The title begs a question. In our brochure we give a synopsis of what we think community supported agriculture, or a CSA is. However, the focus of this post is, “Is it working? Does community really support agriculture?”
Here’s how our brochure sums up CSA
Community Supported Agriculture (CSA) is a commitment involving shared responsibility between the “eaters” and the “growers”. By purchasing a share from our farm you will help guarantee a summer’s worth of sales and offer up front cash for a small start up farm. In return you will receive a wide variety of fresh vegetables as they mature in season at near wholesale prices. You will also have a chance to get to know a local farm and experience how your food is grown.
Many of the early CSA farms started in the 1970s and 80s were member initiated. People in a given region that really wanted to have access to a fresh and clean food source would create a cooperative and in some cases hire a farmer to produce their food. The movement was really driven by people wanting to have direct input into how their food was grown. The emphasis was on supporting the farmer to grow for the group.
Today most farms offering CSA shares are privately owned and operated, though some non-profit member driven CSAs exist. Many farms offer CSA shares as one more way to market their goods. As CSAs become more common it seems they are adapting to be competitive with other marketing methods. Many offer free choice vegetables, delivery far from the farm, and on-line ordering options. For many eaters these options may be just what they are looking for.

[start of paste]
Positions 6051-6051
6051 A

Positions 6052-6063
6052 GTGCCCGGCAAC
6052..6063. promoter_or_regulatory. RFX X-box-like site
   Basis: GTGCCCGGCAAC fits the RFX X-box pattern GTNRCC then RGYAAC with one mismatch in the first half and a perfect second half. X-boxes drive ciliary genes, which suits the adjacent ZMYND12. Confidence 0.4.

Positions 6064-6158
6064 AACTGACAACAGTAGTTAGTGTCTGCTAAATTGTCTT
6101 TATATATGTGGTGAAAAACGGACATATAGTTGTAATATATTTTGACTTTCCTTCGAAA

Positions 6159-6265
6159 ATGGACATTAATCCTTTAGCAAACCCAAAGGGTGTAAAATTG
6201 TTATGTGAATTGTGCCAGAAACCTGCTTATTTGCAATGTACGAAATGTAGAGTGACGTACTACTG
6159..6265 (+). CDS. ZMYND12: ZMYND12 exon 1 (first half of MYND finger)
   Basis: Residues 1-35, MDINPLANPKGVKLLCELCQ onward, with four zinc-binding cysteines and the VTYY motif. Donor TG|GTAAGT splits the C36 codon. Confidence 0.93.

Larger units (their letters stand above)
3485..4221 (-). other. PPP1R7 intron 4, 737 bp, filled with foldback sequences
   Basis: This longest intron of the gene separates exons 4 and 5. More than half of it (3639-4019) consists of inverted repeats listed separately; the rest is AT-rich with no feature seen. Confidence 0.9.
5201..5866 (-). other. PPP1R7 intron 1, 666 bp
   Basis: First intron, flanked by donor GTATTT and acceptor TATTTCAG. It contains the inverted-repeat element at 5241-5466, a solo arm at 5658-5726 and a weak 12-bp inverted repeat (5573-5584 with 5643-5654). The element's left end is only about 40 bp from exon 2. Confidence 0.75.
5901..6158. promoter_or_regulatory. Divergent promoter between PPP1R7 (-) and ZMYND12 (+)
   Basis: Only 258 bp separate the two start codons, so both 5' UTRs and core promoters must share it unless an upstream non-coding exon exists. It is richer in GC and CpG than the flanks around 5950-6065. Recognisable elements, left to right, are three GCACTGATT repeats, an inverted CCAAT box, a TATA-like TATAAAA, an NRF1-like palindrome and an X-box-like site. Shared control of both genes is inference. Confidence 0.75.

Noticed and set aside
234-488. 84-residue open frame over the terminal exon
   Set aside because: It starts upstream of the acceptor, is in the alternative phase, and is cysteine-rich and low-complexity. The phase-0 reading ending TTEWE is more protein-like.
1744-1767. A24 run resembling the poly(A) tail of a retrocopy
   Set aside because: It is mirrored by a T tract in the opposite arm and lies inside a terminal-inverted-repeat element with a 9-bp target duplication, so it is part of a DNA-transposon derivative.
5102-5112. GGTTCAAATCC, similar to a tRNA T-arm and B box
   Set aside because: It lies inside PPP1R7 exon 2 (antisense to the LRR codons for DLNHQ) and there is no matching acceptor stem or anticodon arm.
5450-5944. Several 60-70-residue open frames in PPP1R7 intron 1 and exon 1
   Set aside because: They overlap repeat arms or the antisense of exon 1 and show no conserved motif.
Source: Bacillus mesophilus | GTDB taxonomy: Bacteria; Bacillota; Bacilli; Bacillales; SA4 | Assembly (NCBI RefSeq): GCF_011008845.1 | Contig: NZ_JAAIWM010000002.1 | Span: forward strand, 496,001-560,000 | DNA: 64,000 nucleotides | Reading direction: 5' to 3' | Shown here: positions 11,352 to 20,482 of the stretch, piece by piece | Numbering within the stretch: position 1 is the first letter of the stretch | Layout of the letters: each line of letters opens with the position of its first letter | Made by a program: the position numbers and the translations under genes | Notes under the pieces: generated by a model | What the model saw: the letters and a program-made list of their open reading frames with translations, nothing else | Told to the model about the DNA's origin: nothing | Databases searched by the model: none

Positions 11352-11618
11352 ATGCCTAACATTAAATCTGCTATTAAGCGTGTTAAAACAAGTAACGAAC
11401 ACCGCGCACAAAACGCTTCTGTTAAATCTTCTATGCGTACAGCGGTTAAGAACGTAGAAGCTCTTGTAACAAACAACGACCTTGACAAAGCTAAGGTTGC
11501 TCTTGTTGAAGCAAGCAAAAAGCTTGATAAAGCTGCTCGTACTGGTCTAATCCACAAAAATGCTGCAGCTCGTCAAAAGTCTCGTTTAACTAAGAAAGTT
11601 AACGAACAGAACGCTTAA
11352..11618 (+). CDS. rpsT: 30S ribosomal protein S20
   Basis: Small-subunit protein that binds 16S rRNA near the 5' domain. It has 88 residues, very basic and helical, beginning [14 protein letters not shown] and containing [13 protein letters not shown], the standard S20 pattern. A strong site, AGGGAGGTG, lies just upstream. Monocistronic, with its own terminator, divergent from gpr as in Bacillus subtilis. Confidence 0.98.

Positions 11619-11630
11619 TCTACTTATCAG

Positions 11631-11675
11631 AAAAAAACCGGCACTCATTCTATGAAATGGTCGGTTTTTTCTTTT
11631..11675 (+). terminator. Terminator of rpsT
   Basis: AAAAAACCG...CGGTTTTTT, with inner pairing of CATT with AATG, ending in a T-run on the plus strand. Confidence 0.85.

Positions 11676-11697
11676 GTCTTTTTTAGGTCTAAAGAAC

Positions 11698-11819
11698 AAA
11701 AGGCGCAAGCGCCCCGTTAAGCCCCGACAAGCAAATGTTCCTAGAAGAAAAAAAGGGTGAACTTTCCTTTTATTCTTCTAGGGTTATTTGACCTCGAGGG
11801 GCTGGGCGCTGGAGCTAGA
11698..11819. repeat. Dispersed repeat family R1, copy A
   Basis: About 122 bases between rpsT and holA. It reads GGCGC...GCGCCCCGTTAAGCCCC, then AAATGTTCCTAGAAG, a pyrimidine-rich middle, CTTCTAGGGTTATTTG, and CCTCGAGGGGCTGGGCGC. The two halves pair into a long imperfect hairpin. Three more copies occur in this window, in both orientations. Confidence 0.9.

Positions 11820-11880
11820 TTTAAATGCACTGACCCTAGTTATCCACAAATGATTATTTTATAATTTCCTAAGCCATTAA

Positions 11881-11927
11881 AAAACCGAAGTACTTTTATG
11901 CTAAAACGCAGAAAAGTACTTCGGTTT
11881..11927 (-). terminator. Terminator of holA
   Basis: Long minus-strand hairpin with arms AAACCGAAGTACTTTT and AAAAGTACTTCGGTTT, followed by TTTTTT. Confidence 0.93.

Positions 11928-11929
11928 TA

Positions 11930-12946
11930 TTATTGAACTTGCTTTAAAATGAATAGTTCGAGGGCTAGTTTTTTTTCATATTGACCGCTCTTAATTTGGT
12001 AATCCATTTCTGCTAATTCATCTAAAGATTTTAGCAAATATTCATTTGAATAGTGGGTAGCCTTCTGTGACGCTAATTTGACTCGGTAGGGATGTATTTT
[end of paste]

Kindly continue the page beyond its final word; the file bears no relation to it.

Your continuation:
At Peace of Earth Farm we are trying to hold on to the older CSA ideal of having members pick up at the farm and have a direct connection to where their food is coming from. We are hoping that members will ask questions, look around, participate in events, maybe do some work trade. We’d really like to get to know more people in our immediate community and share how we are growing food. Our rural landscape, with many home gardeners and people habituated to shopping at mainstream grocery stores has made participation limited. Perhaps we’ll have to branch out and do drop offs at further locations, time will tell.
There is also something to be said about enjoying a wide variety of produce in season and trying new things. Some find the idea of picking up a mystery box of produce each week daunting. How will I plan my meals for the week? What if I don’t like the vegetables or don’t know what they are? At the opposite end of the spectrum others look forward to a mystery box, feeling excitement at seeing how the variety changes in weekly increments, letting the box inspire the menu for the week and introduce new flavors to the palate. We put considerable effort into offering a wide variety of produce without inundating people with too many uncommon and lesser known veggies. From our perspective being able to plan our crop production for a known quantity of members with an even variety distribution is even more valuable than receiving up front cash. At our scale, letting people have free choice of vegetables in their weekly shares would be very challenging and potentially create more waste.
We’d love to hear comments from readers about what you are looking for in a CSA. What may keep you from becoming a member? If you have participated in a CSA farm, what were the best and worst experiences?
Hopefully this post dos not come across as a complaint or accusation to others. The intent is an expression of what is important to our farm and how we hope to both support and be supported by the community in seasons to come.